Updated: Feb 24
How do we teach “mindfulness” to our overly entitled, social-media crazed, TikTok addicted, screen driven children? How do we teach our kids to not stress about the future or regret the past, thus creating anxiety-riddled teenagers?
One day last week, Haley (10.5 years old/5th grade) came home from school and told us about the Mindfulness Class she had at Miller that day. Taught by the AMAZING Banni Bunting, she was given the analogy of a boat floating in water and anchored to the ground below.
She explained that we are in the boat and the anchor allows us to float back (to the past) and forward (to the present) but always staying “anchored” to the present. And, the “anchor” can be any tool we use to center ourselves when we feel the boat floating too far back or too far forward and causing anxiety or stress.
I asked Haley what her “anchor” was (although I pretty much knew) and she said playing Legos. Since the time she was 3 or 4 years old, she has reenacted social scenes or any other conflict or experience through Disney figurines or Lego people. Even now, when she has had busy days or no “down time”, she retreats to her bedroom, climbs onto her loft bed and plays Legos.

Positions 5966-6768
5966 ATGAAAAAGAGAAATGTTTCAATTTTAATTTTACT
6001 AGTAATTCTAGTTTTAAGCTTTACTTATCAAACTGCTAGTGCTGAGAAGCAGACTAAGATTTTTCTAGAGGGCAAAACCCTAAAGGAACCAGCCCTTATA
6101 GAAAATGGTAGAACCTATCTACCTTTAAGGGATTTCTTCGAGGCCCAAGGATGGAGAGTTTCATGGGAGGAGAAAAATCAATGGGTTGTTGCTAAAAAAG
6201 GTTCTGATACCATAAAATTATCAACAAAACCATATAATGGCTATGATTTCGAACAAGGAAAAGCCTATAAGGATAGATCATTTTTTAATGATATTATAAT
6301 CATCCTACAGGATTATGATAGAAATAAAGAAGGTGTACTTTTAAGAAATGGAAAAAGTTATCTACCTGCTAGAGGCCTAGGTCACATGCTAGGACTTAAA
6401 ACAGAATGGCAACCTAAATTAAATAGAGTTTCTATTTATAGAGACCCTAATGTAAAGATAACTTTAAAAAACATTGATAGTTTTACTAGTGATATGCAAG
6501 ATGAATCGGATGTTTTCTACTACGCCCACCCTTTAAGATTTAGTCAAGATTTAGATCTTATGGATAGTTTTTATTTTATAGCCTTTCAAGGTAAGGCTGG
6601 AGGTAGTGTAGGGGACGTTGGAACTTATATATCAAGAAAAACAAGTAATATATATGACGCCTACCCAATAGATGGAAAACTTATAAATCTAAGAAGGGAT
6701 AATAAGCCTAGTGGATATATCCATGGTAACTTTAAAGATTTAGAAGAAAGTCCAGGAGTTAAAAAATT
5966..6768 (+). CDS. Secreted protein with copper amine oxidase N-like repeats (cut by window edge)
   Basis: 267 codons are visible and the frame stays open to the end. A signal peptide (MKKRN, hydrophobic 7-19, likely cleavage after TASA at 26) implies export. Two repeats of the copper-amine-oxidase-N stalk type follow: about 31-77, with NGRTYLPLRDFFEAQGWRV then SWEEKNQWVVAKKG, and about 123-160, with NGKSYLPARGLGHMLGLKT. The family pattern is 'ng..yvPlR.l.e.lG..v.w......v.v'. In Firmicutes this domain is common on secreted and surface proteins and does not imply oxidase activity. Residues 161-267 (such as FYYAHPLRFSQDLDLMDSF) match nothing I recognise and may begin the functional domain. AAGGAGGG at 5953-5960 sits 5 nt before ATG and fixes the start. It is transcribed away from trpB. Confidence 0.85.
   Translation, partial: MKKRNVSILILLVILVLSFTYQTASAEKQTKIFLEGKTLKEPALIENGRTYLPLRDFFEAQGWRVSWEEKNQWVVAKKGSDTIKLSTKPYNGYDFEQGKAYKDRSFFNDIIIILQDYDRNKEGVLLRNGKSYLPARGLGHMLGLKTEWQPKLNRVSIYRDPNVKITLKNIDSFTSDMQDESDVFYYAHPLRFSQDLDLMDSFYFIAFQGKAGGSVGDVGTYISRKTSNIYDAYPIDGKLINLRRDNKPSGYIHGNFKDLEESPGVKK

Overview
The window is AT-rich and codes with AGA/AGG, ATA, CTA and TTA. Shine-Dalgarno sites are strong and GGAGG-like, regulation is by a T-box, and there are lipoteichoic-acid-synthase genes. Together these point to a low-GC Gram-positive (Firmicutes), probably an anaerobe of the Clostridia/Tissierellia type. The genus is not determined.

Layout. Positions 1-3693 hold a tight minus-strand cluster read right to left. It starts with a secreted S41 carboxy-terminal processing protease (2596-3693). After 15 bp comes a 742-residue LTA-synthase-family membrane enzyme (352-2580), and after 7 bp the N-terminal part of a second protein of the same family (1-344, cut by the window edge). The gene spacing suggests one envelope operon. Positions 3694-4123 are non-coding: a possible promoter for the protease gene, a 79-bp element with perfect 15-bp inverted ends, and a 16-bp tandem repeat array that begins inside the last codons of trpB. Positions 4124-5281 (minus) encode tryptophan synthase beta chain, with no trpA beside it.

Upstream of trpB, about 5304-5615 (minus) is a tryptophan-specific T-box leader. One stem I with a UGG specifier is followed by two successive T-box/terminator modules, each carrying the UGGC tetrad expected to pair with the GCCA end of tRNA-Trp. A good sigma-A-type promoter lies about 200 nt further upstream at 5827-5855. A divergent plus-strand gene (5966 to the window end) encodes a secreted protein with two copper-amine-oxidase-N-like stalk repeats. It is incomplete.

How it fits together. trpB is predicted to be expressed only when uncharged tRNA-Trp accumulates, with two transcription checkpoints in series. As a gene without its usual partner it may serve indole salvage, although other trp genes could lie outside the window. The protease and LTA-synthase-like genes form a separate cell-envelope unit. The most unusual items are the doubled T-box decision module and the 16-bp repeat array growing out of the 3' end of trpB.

Similarily, we asked Teddy (8.5 years old/3rd grade) what his “anchor” was and his response was listening to music and Legos as well. Whether it was listening to his iPod (VERY OLD iPod!) with headphones or more recently, his Echo Dot, Teddy has always found peace in listening to music.
Of course, then the kids wanted to know what MY “anchor” is. For me, it’s a physical release: a long, hard run, a few hours skiing on the mountain, water skiing at a ridiculous speed while cutting across the wake… Anything that takes me to the “edge” or feel “alive” anchors me to the present. After my dad died in a car accident, boxing and running were my grief releases as well as my anchor. When I feel overwhelmed by the daily grind of business ownership, raising kids and managing a household, the fresh air of the mountains and the feeling of skiing downhill with just enough control to be safe and feel the burn in my legs releases the tension on that “anchor”.
So, I guess the answer to the questions above about mindfulness and reducing stress, is simple: FIND YOUR ANCHOR. Let’s teach our kids to ground themselves in the simple things and not get caught up in everything around them. Let’s take care of ourselves and be mindful of how we handle the craziness of life.
What is YOUR anchor???